The former head of a US ad agency, Reiman turned his back on the industry in the Eighties and now runs BrightHouse, an "ideation" business which sells creative ideas rather than executions to clients, which have included Coca-Cola, Coty Perfumes and Holiday Inn. "Ideas people are not interested in having society reflected back to them" - the approach of the traditional ad agency, he says. "They want fresh and original thinking, and I'm not so sure the traditional advertising agency is able to offer this any more."

Adland's problem since the mid-Nineties has been turning talk about change into action, Reiman notes. And the industry's slowness in responding to growing competition from other marketing and design specialists is now being thrown into clear relief by dot.com companies eager to re-write the rules.

"The new model as demonstrated by dot.com businesses is (the ad agency) works 24 hours a day, seven days a week in return for an equity stake that might turn out to be worth nothing," laments Nick Brien, chief executive of Leo Burnett, whose clients include McDonald's, Heinz and Max Factor. He adds: "Few 'new economy' companies seem to grasp the importance of brand development and consistent brand communication. The difference between them and the 'old economy' is that old economy companies were built to last."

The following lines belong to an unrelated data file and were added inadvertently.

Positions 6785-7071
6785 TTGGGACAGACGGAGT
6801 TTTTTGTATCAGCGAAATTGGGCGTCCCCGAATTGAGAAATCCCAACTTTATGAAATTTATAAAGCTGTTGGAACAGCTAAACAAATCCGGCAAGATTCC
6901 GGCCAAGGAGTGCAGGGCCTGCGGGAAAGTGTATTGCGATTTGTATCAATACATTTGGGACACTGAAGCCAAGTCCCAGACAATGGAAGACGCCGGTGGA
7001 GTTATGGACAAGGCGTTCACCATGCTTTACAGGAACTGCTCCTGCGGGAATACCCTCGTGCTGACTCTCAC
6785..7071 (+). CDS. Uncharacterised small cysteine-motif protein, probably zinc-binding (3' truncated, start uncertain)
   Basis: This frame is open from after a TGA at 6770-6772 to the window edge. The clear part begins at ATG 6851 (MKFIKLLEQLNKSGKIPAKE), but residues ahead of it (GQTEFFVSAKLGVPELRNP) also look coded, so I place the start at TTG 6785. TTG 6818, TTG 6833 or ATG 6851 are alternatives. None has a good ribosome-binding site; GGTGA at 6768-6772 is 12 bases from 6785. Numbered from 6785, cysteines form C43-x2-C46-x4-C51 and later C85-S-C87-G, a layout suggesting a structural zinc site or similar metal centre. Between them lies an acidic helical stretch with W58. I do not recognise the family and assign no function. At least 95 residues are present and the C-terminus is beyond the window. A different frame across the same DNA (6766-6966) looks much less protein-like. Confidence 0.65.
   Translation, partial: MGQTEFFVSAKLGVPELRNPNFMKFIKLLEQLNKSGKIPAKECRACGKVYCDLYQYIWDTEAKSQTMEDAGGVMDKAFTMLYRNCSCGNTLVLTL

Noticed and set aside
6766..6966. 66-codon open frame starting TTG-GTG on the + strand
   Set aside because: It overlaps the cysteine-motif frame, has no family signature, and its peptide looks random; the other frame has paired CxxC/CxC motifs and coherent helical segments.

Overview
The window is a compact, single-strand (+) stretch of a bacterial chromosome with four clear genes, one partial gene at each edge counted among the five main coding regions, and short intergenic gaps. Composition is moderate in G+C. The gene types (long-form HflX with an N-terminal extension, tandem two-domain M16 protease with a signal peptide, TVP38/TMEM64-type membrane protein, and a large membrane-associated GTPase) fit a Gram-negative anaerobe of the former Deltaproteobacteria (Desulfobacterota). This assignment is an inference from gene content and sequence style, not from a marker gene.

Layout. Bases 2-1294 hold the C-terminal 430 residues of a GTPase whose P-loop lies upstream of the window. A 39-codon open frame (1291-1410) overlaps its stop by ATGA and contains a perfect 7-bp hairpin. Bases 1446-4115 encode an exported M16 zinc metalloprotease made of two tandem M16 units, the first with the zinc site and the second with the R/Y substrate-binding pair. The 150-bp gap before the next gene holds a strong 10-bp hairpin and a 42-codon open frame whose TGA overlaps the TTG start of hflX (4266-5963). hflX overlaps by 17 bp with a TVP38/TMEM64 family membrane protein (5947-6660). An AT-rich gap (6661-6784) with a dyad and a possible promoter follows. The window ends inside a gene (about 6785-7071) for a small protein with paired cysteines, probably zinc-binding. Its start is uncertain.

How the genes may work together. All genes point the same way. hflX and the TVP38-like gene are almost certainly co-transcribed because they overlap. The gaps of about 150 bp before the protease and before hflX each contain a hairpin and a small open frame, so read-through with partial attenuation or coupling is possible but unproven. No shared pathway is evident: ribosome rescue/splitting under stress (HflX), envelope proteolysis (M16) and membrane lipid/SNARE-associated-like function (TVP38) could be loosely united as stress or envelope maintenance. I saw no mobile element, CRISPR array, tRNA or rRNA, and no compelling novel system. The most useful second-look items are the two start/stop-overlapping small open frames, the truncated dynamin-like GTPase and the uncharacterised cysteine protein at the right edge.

Meanwhile, the knock-on effect for 'old economy' businesses has also created pressure on advertising agencies. The solution, most of adland now agrees, is to re-invent the "advertising agency". Which is fine for those starting up in business today, but not so easy for ad agencies whose basic structure and approach has remained unchanged for decades.

"We must learn how to become more selective in the ways we talk to people," says Coral McCann, an account manager at TBWA. "Technology might enable us to send additional information to the mobile phone of someone walking by a particular ad site but would this be appropriate, or intrusive? Get it wrong and consumers will turn off."

It's a popular refrain. So why, if everyone knows what they should be doing, have so few of the large established agency players done it yet?

One reason is the inability of different parts of many agencies to work together. "Most agency people have grown up in a particular specialism and this departmental structure dictates their approach," says Brien. "As a result, the industry is failing to grasp the opportunities of the fusion of analogue and digital, the old and the new."

Another agency head goes further in apportioning blame for the unwillingness to embrace change."Traditionally, advertising agencies are creatively led and obsessed with awards - the biggest of which are to do with television commercials. As a result, they've been slow to integrate: it's not been in their interest- you can make more money out of making television ads."

Yet the traditional platform for advertising fame - the television commercial - is declining in importance. Britain's largest advertiser, Procter & Gamble, has cut its television spend by 25 per cent since the start of the year in favour of internet and other promotions. Whether the best creative talent will be so highly motivated by the lure of subtler advertising platforms remains to be seen.